Last winter, the College announced a new major in Creative Writing—previously available only as a minor—in response to a substantial demand from students. Nearly a quarter in, students and administrators are enthusiastic about the relatively small, but mighty, major.
“When the full major came out, I signed up as a knee-jerk reaction,” said third year Angela Ma. “Aside from my thing for words and stories, I made the choice because Creative Writing at UChicago is a real gem of a department.”
The Creative Writing major allows students to fully explore their interests in poetry, nonfiction, and fiction. Through a variety of courses, the program hopes to produce well-rounded writers.
“We like to think of the major as a way for students...to get help on their writing, their creative writing projects, whether it's as a poet, as a fiction writer, or as a nonfiction writer,” said Professor Vu Tran, Director of Undergraduate Creative Writing.
The major consists of a fundamentals in creative writing course, two technical seminars, three advanced creative writing workshops, a literary genre course, three other literature courses, two research background electives, and a thesis/major projects workshop. It culminates in a BA thesis: a major work of either fiction, nonfiction, or poetry.
“The way the major has been designed is it's still going to make room for [interdisciplinary] inquiry,” said Jessi Haley, Program Manager for the University’s Creative Writing and Poetics program. “It is a University of Chicago program, so we're capitalizing on that energy and interest here.”
Much of this interdisciplinary focus comes from the research-background electives and new technical seminars. The research-background electives are two classes in any field, allowing students to structure the major around their own creative interests.
The technical seminars, new courses that accompany the major, teach creative writing through a variety of lenses. Unlike workshop classes, where students write and critique their own work, these seminars focus on situating students in the world of contemporary creative writing and encouraging them to question their own work from different perspectives. Topics of upcoming technical seminars include the possibilities of tone in nonfiction writing and units of composition in poetry.
“I really want students to take seriously how other disciplines can flesh them out as writers and inform them as thinkers,” said Tran about the new major. “I think, no matter what kind of writing you do, no matter what genre, I think you can only be a good writer if you're a good thinker.”
Other aspects of the major work to foster a community among its students. The Fundamentals of Creative Writing course includes students working in all genres, with the hope of creating a “cohort” among the students.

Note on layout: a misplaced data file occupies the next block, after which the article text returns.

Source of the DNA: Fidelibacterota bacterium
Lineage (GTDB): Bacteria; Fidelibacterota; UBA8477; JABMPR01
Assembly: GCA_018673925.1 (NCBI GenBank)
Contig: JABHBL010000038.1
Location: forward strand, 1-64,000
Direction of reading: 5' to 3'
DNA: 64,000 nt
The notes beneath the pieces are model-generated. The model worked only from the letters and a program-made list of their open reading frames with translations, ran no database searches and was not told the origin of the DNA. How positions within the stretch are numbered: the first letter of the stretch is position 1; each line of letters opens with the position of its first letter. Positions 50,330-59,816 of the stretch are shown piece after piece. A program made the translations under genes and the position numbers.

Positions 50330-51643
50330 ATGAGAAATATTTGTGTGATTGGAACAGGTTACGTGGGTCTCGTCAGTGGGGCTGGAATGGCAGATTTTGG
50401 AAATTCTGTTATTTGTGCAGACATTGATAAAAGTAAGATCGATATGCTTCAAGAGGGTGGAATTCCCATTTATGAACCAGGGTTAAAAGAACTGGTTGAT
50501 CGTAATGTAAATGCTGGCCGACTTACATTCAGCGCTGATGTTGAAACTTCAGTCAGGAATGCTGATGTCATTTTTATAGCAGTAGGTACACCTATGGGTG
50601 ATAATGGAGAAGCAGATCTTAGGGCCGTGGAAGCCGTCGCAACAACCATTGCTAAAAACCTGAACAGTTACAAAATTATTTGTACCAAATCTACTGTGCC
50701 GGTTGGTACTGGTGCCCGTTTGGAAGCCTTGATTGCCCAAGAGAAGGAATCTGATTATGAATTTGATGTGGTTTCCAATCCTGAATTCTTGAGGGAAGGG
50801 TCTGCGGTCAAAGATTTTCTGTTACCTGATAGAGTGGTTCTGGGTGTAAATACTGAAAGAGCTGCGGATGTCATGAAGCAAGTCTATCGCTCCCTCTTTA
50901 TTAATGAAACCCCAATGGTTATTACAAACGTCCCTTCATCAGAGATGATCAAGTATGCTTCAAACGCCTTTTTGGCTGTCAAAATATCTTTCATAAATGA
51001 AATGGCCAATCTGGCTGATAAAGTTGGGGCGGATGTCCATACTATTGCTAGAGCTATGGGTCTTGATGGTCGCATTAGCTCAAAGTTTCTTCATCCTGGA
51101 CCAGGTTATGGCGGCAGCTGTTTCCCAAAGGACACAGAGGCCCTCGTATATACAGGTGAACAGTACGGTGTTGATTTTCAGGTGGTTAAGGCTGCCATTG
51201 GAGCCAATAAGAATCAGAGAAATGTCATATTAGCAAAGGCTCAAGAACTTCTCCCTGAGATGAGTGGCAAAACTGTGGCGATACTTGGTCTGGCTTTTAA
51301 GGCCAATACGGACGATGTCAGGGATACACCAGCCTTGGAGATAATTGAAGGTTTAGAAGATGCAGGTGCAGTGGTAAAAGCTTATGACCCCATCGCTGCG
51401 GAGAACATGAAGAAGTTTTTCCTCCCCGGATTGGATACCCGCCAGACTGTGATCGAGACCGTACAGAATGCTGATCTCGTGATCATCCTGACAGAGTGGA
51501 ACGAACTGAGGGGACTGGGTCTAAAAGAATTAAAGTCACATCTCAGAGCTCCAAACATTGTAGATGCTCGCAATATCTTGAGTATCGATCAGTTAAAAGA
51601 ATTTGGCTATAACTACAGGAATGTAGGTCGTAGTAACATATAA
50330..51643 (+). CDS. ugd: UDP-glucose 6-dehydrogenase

Students like the focus on the technical aspects of creative writing in the major, as well as how the department encourages community among its students. “I've never been exposed to or really thought about how the process of writing occurs. [The seminar] also pushes me outside my comfort zone, which is important for both writing and life,” said third year Creative Writing Major Adrienne Beck. “I really like it so far; I've never done anything quite like this.”
“The program builds much more than a writer; it also builds out a person. I truly believe the skills you pick up from this major are the most diverse at the university,” added Ma, who is double majoring in Economics. She warns, however, that the Creative Writing major can be tough.
“Don't take these classes thinking you'll make an easy A,” she said. “There have been times that creative writing's taken 500% more out of me than any econ [problem set] ever could.”
Many students in the Creative Writing major explore additional academic focuses. Chair of Creative Writing and Poetics, Professor John Wilkinson, said that previously, for their minor, many of their students majored in Economics or Biology. When they pitched the major to the College, he added, the biggest enthusiasm was from the science faculty.
“Whatever area of work you happen to be in, the ability to write well is going to enormously benefit you,” Wilkinson said.
Beck, who also studies pre-medicine, had another take, viewing the major as a way for her to explore her passion for writing. “I'm excited to be a doctor one day, and at the same time I have this idea for a novel that I simply can't ignore,” she said. “I would like to use the skills I learn in this major to do my idea justice and execute it as well as I can. Even though I don't see writing as a career goal, I've found that I'm too passionate about writing to stop now, and I know I would never be satisfied leaving my novel unfinished.”
For students who are interested in pursuing creative writing as a career, the new major offers a variety of supports. Every year, the department has a panel where faculty, most of whom are published poets and authors, talk to students about the process of publishing, hiring an agent, and pitching work to magazines. They also offer guidance on what to look for in MFA programs, which for many young writers have become the bridge between undergraduate creative writing and a professional career. Additionally, many professors infuse discussion of the life of a professional writer into their courses.
“We're really enthusiastic about it,” said Tran. “Students who are interested should know that there are a lot of other students who are [as well]. They'll have a great cohort if they do decide to major in creative writing. It'll be a good community for them.”
Posted on: Tuesday, November 14, 2017 - 1:30pm